Update 1/28/2010: This article is Scott Guthrie approved (Corporate Vice President in the Microsoft Developer Division). There are occasions when you are developing a form and you need to have a drop down list that dynamically populates based on the value of another control. The classic example is a contact form that dynamically populates the states and provinces list when a country is selected. For example, when I select "United States" I want the child drop down to have entries like New York, Alabama, Texas and etcetera. When I select "Canada" I would expect to see provinces like Nova Scotia and Ontario. Fortunately, this functionality is very easy to build using ASP.NET MVC and jQuery. Best of all, we can do this without any postbacks using the jQuery Ajax functions. To get started make sure you have a reference to the jQuery library, preferably in the HEAD section of your html. For the purposes of this example I am using jQuery version 1.4. You can either ... [More]
My first encounter with programming was around 1992 when I developed my first website. The website was complete with frames, flashing gifs and marquee tags. It was an absolute nightmare! Anyway, I gradually learned enough about computers and coding that I suckered a small company into giving me an internship. Although, I was hired to fix computers and maintain the test lab, I secretly always wanted to write code. Eventually, I convinced my boss to let me take home the Delphi 4 CD and a few months later I was hired full time as a software engineer.
Between my first hello world program and now, many things have changed. Programming languages have come and gone. We went from waterfall to agile and from extreme programming to test driven design. Nonetheless there are certain ideas and principals around computer programming that never seem to change. That is really the whole idea behind this post.
Never write code with the intention that you will fix it later - Chances are you will never ... [More]
Most experienced developers will tell you that end users tend to "judge an application by its cover". In other words, they don't care how long you spent building an application or what techniques you employed to build it. They are only concerned with how it looks. I can recall a few times in my life where I spent many endless days and nights building an application just to meet a deadline and the first remark from the end-users was "can you change the color of that label" or "can you put our logo on the main page". They don't care that the application meets the specifications or that the project was on time and under budget, that was expected. They are more concerned with the way things look. In my current job, I built an ASP.NET MVC application to track server inventory. Overall the application is a huge improvement over the previous tracking tools. Which by the way, consisted of a few excel spreadsheets stored on a remote file share. Strangely enough, t... [More]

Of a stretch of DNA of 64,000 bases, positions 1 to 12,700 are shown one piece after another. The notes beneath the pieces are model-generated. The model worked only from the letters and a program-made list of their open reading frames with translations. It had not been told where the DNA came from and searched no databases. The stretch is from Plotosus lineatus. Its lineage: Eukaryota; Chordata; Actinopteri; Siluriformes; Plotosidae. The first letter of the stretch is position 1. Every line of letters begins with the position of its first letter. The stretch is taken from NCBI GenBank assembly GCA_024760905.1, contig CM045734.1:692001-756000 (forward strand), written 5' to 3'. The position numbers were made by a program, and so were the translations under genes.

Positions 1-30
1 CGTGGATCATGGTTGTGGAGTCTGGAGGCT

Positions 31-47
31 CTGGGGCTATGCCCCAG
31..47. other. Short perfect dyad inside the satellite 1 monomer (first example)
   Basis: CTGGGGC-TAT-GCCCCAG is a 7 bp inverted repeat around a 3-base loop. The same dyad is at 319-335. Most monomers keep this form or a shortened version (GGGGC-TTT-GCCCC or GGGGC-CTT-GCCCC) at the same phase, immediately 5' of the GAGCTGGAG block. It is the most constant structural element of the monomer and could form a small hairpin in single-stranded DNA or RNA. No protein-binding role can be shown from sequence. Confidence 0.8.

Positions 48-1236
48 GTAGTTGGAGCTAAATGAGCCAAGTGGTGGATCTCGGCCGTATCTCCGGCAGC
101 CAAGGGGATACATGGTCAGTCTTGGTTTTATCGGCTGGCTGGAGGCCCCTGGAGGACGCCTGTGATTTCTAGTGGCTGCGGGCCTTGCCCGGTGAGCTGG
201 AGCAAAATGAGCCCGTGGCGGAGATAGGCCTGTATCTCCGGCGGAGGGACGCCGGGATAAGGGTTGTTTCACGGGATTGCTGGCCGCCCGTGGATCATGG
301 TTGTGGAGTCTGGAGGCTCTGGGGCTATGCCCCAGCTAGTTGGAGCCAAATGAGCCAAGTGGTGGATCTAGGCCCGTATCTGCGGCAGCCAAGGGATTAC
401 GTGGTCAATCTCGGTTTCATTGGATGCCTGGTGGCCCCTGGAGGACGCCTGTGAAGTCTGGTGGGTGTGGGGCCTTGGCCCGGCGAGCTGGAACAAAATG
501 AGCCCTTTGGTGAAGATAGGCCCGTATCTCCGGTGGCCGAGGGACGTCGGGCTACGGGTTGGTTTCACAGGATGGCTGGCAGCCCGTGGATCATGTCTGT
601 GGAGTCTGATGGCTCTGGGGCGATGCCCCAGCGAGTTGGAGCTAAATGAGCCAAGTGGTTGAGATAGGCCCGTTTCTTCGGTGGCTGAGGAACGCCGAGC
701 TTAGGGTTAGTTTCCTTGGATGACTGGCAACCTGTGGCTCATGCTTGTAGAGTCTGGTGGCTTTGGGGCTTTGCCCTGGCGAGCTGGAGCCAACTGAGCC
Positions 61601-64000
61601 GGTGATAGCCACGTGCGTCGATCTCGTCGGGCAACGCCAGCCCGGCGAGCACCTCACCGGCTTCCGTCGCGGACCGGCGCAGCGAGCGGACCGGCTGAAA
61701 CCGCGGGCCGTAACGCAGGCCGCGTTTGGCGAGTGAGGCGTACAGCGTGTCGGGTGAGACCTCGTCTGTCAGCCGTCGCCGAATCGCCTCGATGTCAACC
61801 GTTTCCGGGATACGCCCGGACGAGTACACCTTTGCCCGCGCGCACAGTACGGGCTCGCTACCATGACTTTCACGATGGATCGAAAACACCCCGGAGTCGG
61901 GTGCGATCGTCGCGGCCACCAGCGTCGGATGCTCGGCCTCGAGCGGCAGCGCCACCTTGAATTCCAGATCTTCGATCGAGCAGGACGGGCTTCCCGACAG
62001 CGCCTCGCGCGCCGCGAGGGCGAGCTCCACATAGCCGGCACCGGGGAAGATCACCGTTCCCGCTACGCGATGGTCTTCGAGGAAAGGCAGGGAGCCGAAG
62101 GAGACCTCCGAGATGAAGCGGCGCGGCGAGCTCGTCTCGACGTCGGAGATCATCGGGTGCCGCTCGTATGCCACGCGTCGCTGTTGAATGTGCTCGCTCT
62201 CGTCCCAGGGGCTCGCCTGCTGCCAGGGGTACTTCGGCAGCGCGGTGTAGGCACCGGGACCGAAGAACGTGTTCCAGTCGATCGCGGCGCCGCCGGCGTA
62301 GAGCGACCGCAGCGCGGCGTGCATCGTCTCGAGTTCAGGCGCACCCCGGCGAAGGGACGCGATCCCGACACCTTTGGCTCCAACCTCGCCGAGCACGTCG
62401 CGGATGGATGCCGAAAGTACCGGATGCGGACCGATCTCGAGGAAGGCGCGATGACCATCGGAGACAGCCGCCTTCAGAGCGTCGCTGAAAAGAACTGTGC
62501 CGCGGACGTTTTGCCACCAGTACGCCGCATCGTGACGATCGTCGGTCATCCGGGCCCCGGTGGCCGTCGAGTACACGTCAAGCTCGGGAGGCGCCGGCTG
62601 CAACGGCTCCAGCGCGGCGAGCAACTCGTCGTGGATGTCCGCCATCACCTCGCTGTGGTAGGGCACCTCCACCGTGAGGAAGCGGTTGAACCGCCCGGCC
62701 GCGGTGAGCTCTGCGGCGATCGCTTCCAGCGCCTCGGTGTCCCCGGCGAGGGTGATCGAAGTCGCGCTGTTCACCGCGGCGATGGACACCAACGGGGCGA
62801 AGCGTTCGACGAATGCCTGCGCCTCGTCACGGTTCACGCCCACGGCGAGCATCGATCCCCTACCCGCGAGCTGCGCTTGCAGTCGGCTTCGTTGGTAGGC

In ASP.NET MVC it is common practice to sprinkle attributes all over your controller methods to enforce security. For example if I have an administrative section of my website that I want to restrict to users in the Admin Role I could write the following snippet of code [Authorize( Roles = "BUILTIN\\Administrators" )]
public ActionResult LoginHistory( string userID )
This style of securing your controller methods is convenient but it can become a nightmare to maintain. Especially if you later determine that the admin functionality in your application now should be available to the members of several Active Directory groups and a couple of random users. Due to this change, your code would end up looking something like this:
[Authorize( Roles = "MYDOMAIN\\Admins,MYDOMAIN\\Developers,MYDOMAIN\\Managers", Users = "MYDOMAIN\\User1,MYDOMAIN\\User2" )]
public ActionResult LoginHistory( st... [More]
BlogEngine 1.6.1 includes support for ReCaptcha. This tutorial applies to BlogEngine 1.5 and 1.6
Since I started using BlogEngine.NET I noticed that I get a ton of comments that are spam. Yesterday, I discovered a blog post on how to use reCaptcha in BlogEngine.Net by Keith Ratliff. The solution was well done, but I was not happy with the end result because it disabled the Ajax functionality.
Fortunately, while reading the comments of that same blog post by Keith, I found a second solution which was written by Alpha Wu. Alpha's solution maintains the Ajax functionality. The only main difference is that Keith's solution uses reCaptcha (slightly more sophisticated) while Alpha's solution custom draws a verification image. Anyway, while implementing Alpha's code I did make a few slight modifications and I also discovered a bug which prevented it from working correctly on my 188.8.131.52 implementation. Since the original article was written in Chinese and then translated to English I thoug... [More]